Market disruption is the aspiration of every new company. "Change the rules of the game" is what they hope for. And for good reasons. Market disruptions cause tremendous budgets to be diverted into new products, services, processes, and business models offered by market newcomers. In 2015, KPMG surveyed 1,200 CEOs of companies with annual revenue greater than $500 million each. 74% of them were concerned about startups disrupting their business model.
In his bestselling book The Innovator's Dilemma, Harvard Prof. Clayton Christensen explained the demise of great companies by their "sticking to what works", playing by the market's rules of the game, rules that don't seem to bind their new entrant competitors. He recommended that players in a market focus on identifying potential disrupting trends, and adopt them rather than reject them.
Technology disrupts markets. I agree with that. However, when I have to decide whether to focus on a market (like Christensen did) or a technology, I would focus on the technology every day of the week, and twice on Tuesday. Focusing on the market causes you to accept "the rules of the game." The more you know the market, its current players, current products and technologies, the more you identify with the market and its current dynamics, and the less you accept that it could be disrupted. When you are a market insider, it is hard for you to see what's outside that has the potential to disrupt it.
Cutting edge technologies, with the fastest moving trends (such as processing power, storage capacity, silicon size, power consumption, and the like) appear, incorrectly, to be unpredictable, simply because of their fast pace of change. The fastest moving technologies enable today what could not have been imagined two years ago, and would enable in two years what could not be imagined today.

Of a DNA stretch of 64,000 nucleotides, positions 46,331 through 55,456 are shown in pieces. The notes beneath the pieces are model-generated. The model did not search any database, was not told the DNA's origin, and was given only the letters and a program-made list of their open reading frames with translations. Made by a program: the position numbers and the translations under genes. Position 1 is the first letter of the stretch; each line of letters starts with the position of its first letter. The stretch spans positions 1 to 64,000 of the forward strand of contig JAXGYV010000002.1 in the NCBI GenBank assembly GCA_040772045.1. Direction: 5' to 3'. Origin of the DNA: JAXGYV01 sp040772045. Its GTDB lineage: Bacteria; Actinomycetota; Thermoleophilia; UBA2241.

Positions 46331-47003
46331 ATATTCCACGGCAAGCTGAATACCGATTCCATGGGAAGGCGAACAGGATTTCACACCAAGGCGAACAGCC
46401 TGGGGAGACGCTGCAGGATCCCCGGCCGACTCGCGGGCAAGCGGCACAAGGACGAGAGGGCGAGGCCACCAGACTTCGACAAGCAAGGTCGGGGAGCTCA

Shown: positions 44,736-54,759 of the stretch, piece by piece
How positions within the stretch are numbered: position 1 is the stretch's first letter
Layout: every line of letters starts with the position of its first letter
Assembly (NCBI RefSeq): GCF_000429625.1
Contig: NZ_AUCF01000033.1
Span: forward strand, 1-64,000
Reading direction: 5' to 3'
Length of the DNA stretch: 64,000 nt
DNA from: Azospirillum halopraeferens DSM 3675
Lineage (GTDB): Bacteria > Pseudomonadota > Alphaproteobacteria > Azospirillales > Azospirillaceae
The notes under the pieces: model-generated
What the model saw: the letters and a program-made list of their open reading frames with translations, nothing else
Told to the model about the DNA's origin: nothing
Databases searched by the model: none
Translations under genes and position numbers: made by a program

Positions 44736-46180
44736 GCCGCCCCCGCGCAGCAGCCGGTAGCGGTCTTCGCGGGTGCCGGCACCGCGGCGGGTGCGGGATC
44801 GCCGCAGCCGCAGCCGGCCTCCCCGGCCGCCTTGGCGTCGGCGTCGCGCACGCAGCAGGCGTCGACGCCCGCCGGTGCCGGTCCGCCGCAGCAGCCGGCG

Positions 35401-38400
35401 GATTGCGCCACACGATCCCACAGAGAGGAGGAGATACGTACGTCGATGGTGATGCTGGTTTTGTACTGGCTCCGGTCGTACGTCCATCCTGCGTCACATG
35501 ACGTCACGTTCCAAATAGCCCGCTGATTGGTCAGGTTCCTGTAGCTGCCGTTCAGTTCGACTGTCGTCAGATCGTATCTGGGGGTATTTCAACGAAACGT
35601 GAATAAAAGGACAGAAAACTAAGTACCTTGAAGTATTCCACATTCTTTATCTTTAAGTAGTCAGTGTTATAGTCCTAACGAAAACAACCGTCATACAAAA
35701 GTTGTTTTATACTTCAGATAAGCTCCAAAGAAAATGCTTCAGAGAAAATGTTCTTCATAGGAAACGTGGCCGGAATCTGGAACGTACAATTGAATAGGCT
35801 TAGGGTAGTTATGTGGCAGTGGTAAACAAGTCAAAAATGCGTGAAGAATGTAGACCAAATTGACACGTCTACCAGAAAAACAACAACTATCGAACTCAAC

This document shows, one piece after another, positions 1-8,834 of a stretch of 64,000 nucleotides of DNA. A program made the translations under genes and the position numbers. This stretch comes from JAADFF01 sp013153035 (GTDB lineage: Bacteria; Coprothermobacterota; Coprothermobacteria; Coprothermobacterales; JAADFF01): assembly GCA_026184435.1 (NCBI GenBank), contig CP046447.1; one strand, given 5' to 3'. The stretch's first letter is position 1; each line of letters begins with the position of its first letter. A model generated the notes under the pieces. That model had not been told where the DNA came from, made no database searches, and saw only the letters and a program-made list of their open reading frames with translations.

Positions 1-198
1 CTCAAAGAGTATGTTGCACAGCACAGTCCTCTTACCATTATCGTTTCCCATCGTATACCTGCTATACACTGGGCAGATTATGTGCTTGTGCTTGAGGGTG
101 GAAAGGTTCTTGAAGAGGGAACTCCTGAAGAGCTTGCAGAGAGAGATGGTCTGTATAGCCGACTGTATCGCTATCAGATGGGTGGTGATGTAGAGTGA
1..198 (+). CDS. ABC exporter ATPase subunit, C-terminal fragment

Using technology future to disrupt markets includes 3 steps:
- Forecasting of the fastest-paced technologies;
- Taking an outsider's view of different markets they may disrupt; and--
- Identifying the new value they could bring to those markets through the introduction of new products, services, or business models that couldn't be implemented with today's technology performance.
Source: Yoram Solomon
The diagram above shows that Technology 1 would initially disrupt market A at point X. Christensen's approach warrants that you watch Market A and look for technologies that may disrupt it further (such as Technology 2 at point Y). However, it is hard to find which technology has such potential. Instead, I suggest you follow Technology 1 and identify additional markets it has the potential of disrupting. This is how you could identify point Z, in which it would disrupt Market B. Follow the technology, not the Market.
The shrinking size of hard disk drives, combined with continuously reducing power consumption, allowed Apple in 2001 to take a PC-based component (the hard disk drive) and disrupt the portable music player market with the first iPod, offering an unprecedented amount of music (1,000 songs) that could be stored on a single device, and a completely new way of selling, delivering, and consuming music. That same trend helped me, in 2004, find the opportunity to create USB 3.0.
My book Bowling with a Crystal Ball explains how to do that. You must study technologies that have the potential to disrupt your market, even if you don't exactly know how. Forecasting battery or electric motor technology trends to predict disruptions to the automotive industry might be more obvious than researching processing power and storage capacity trends. The former would help envision an electric car, which already exists. The latter would help envision a self-driving car. Both should be done. Once those projections are made and trends plotted, move 7-10 years into the future along those trend lines. Focus on the opportunities then. The question to be asked (and answered) is: "what could be done with the technologies that would be available in 7 years that couldn't be done today?"